Zambia vs. Vedanta: Could the government be paving the way for a Chinese buyer?

Zambia vs. Vedanta: Could the government be paving the way for a Chinese buyer?

Story by Deutsche Welle

Zambia’s largest copper mining operation, KCM, has been liquidated. Many are asking now if the country could repossess private mining operations in a bid to shore up financing amid rising debt levels.

Zambia’s economic situation is getting dire. The Zambian Kwacha has fallen six percent against the US dollar this year alone. That makes it one of the world’s worst performing currencies. Last month, rating agency Moody’s downgraded the country’s credit worthiness to junk status. That means there’s a chance of Zambia defaulting on its debt — it owes around $10 billion (€8.88 billion) to foreign creditors, more than 40% of the country’s gross domestic product (GDP). The overall public debt is actually $15 billion — equivalent to 73% of GDP So the recent liquidation of the country’s largest copper mining operation, Konkola Copper Mines (KCM), is being viewed with suspicion. The government alleges that India-based Vedanta Resources, which owns a majority stake of around 80% in KCM, has violated its mining licence and owes money in unpaid taxes.

The insolvency proceedings that led to KCM’s liquidation were started by the state-owned ZCCM Investment Holdings, which only owns a minority stake of around 20% in the company. Vedanta had no lawyers present at the court hearing in which a judge decided to place KCM under the administration of a liquidator.

Miners feel the pinch

Zambia may be trying to shore up its finances. Last week, news agency Bloomberg reported that the government had lined up two potential buyers for KCM. A sale of the country’s largest mining operation “could potentially alleviate short-term debt financing problems that the government has,” says Nick Branson, a Senior Africa Analyst at Verisk Maplecroft.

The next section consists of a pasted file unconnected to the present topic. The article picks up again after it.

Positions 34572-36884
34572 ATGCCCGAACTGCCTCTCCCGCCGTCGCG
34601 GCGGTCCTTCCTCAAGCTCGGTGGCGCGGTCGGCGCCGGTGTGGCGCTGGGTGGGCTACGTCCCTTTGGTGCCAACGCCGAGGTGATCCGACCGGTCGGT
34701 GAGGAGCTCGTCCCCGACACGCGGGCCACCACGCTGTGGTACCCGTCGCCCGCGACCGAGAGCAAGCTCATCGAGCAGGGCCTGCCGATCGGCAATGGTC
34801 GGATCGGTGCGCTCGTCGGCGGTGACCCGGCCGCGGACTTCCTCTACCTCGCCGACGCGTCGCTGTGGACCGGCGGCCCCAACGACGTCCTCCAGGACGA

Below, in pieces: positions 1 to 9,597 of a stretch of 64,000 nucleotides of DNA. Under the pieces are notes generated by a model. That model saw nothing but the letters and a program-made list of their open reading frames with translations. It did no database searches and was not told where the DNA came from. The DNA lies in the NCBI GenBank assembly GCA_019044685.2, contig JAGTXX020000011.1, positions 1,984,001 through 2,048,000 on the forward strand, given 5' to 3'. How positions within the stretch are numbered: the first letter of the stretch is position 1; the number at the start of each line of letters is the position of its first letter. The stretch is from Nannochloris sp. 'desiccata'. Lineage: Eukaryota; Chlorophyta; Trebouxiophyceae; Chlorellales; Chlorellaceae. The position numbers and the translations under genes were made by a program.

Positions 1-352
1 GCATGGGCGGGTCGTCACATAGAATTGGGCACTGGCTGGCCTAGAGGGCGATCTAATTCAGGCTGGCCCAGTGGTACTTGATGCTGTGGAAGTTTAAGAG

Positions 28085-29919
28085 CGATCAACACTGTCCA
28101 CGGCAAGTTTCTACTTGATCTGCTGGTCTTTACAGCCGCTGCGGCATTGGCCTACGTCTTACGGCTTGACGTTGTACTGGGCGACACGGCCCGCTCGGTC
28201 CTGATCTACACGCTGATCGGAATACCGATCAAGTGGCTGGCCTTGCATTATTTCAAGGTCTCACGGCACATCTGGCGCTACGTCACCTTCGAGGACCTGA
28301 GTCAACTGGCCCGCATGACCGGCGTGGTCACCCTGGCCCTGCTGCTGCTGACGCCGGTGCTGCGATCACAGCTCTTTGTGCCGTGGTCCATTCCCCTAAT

“I would say overall, this is all driven by financial consideration on the Zambian government side,” he told DW.

But that isn’t the only reason. Many locals feel they haven’t benefited from rising copper prices on the global market.  That’s why the government announced a sliding royalty tax regime for copper producers in the 2019 national budget. The tax is linked to the global price. That means miners pay more when the industry is performing well. The change was met with widespread criticism by investors and the industry.

“A stepped regime makes for sudden changes when prices cross thresholds, which can be quite unsettling to industry,” says Sokwani Chilembo, Zambia Chamber of Mines CEO.

According to him, mining companies had already been facing challenges. Vedanta says it has invested $3 billion in its Zambian subsidiary but the operation has not been making a profit in recent years. KCM runs one of the wettest copper mines in the world, and pumping water costs money. Power can also be a problem for miners, especially after a recent drought significantly reduced hydroelectric power output. 

With so many challenges, mining operations had been importing copper ore from neighboring Democratic Republic of Congo to supplement shortfalls in production. That allowed them to maximize the refinery and smelting capacities in which they had invested. But that business was basically wiped out when the government introduced an import duty on foreign copper ore, according to Chilembo.

“Very, very limited amounts have some through, and it accounts for quite a significant proportion of what was forecast for the growth,” he says.

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    Draw Parallels 2 weeks ago

    Zimbabwe, Venezuela here we come?
    Zambia’s public debt has increased significantly in recent years, and concerns over a possible crisis have lately attracted the attention of Western media. On September 3, a report by British business intelligence outlet Africa Confidential warned of escalating debt caused by allegedly unsustainable Chinese loans and claimed that Zesco, the state-owned national electricity company, has been in talks about a takeover by a Chinese company.
    The Zambian government refuted the allegations and denied the existence of plans for Zesco’s privatisation.